4 Benefits of a STEM Education for Untapped StudentsMarch 16, 2022
As the saying goes, “In order to predict the future, we must create the future.” When it comes to the future workforce, the future is now, and the students we empower today in science, technology, engineering, and math (STEM) are the visionaries we’ll thank for shaping the breakthroughs of tomorrow.
Like many important breakthroughs, it all starts in the classroom. As STEM education continues to increase in popularity in the U.S., it’s important to consider the many benefits of a quality education that prepares high school students for college, their future careers, and beyond.
Here are the top 4 benefits of a STEM education for underrepresented students.
It promotes creativity and out-of-the-box thinking
As STEM topics are perhaps more complex and abstract than other subjects, it’s important to approach them in innovative ways with active, interactive learning techniques that encourage students with diverse backgrounds to get curious. Active learning techniques, which include discussion-based and problem-solving teaching methods, engage students and get them to use their cognitive skills—instead of simply memorizing definitions or listening to lectures.1
These “active” approaches include in-class group activities to dive into specific concepts, using class time for peer interaction, encouraging exploratory conversations, and maybe even calling on students at random, so they don’t have time to internalize or analyze their responses, but rather, speak openly about their ideas or even share their stream of consciousness thoughts.
According to author Scott Freeman, principal lecturer in the UW Department of Biology, “You can sum up the difference between passive and active teaching methods in three simple words: ‘Ask, don’t tell.’” The goal of active learning is to engage students and get them to use their higher-order cognitive skills—instead of simply memorizing definitions.”1
It helps cultivate problem-solving skills
Although the goal would be for all students interested in STEM topics to eventually pursue careers in STEM-related fields, a STEM education is still beneficial to students with diverse backgrounds, regardless of their career path, because of the problem-solving skills it teaches them to develop early on in life. Knowing how to think through a complex math problem or formulate and test a hypothesis for a science project, for example, can teach underrepresented students valuable skills to equip them to handle challenges in life, such as how to start their own business, manage their finances, succeed in their career, or create the next big mobile app.
It encourages teamwork and collaboration
Next, STEM education promotes teamwork and collaboration, both valuable skills for underrepresented students to learn as they prepare for the workforce. Students can bring their unique perspectives from their diverse life experiences to the table as they share and learn alongside other students. Students with varying levels of ability can work together in teams to find solutions to problems, record data, write reports, give presentations, or make art. The end result is students who understand how to collaborate with others and thrive in a team-oriented environment.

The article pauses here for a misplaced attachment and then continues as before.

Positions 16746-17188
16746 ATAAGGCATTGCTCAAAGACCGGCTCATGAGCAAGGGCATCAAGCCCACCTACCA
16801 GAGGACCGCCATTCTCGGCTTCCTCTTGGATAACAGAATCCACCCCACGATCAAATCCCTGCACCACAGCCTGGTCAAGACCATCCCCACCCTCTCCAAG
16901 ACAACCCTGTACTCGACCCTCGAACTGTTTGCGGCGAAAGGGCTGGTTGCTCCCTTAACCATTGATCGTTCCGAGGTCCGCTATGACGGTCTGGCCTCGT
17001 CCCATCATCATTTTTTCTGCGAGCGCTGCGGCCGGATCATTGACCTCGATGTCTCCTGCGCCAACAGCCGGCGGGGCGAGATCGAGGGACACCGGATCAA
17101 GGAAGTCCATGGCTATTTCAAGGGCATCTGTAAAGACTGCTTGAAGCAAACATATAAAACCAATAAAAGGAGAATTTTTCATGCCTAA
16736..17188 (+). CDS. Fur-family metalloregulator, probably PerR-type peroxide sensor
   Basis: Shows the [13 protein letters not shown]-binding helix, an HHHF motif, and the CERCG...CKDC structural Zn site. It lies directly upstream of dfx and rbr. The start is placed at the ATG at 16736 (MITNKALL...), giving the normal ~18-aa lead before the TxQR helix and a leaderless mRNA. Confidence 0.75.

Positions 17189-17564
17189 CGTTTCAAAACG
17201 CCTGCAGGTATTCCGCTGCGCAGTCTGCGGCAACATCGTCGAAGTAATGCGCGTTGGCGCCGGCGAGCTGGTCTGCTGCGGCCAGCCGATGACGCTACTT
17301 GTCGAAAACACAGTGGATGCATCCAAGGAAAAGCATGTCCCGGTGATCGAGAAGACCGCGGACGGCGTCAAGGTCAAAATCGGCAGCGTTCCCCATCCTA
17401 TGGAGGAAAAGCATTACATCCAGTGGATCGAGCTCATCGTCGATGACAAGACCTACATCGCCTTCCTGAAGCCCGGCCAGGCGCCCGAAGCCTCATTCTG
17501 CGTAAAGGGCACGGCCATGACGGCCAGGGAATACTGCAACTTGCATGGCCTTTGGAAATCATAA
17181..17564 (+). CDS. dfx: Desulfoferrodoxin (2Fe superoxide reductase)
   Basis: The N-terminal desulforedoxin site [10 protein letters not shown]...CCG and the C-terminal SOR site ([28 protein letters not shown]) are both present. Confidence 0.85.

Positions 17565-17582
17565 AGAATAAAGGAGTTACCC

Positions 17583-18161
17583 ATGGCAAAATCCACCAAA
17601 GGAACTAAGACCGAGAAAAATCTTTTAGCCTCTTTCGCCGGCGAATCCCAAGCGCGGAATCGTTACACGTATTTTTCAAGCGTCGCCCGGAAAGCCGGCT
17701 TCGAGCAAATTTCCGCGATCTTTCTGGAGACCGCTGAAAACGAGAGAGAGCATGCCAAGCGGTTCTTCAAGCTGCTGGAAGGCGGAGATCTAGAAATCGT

Without ingenuity and creativity in the classroom, many of the recent developments in artificial intelligence or digital learning, for example, wouldn’t be possible2. Teachers who approach STEM courses in ways that encourage students to think big, ask questions, use their hands to build and create, and feel supported to “draw outside the lines” as they explore ideas are critical to helping set up students for success.
It encourages tech use
Finally, and perhaps obviously, a STEM education teaches students about the power of technology and encourages them to embrace it and be comfortable with it. As students with diverse backgrounds encounter new technologies and grow more familiar with them, they will feel more confident and prepared to explore the possibilities technology enables, rather than feel intimidated or fearful of it. As the world is becoming increasingly tech-focused, this level of comfort will give them an advantage—not only in regards to adopting and learning new technology platforms in the workforce, but who knows? Perhaps an early experience with computers, a phone, or other technology platform could be the source that inspires them to create one of their own.
At SD2, our mission is to empower tomorrow’s STEM leaders today by connecting underrepresented students to the power of STEM, providing them with access to education, mentorship, and the resources they need to lead tomorrow’s workforce. Learn more about how we are empowering students to explore careers in STEM on our website or contact us.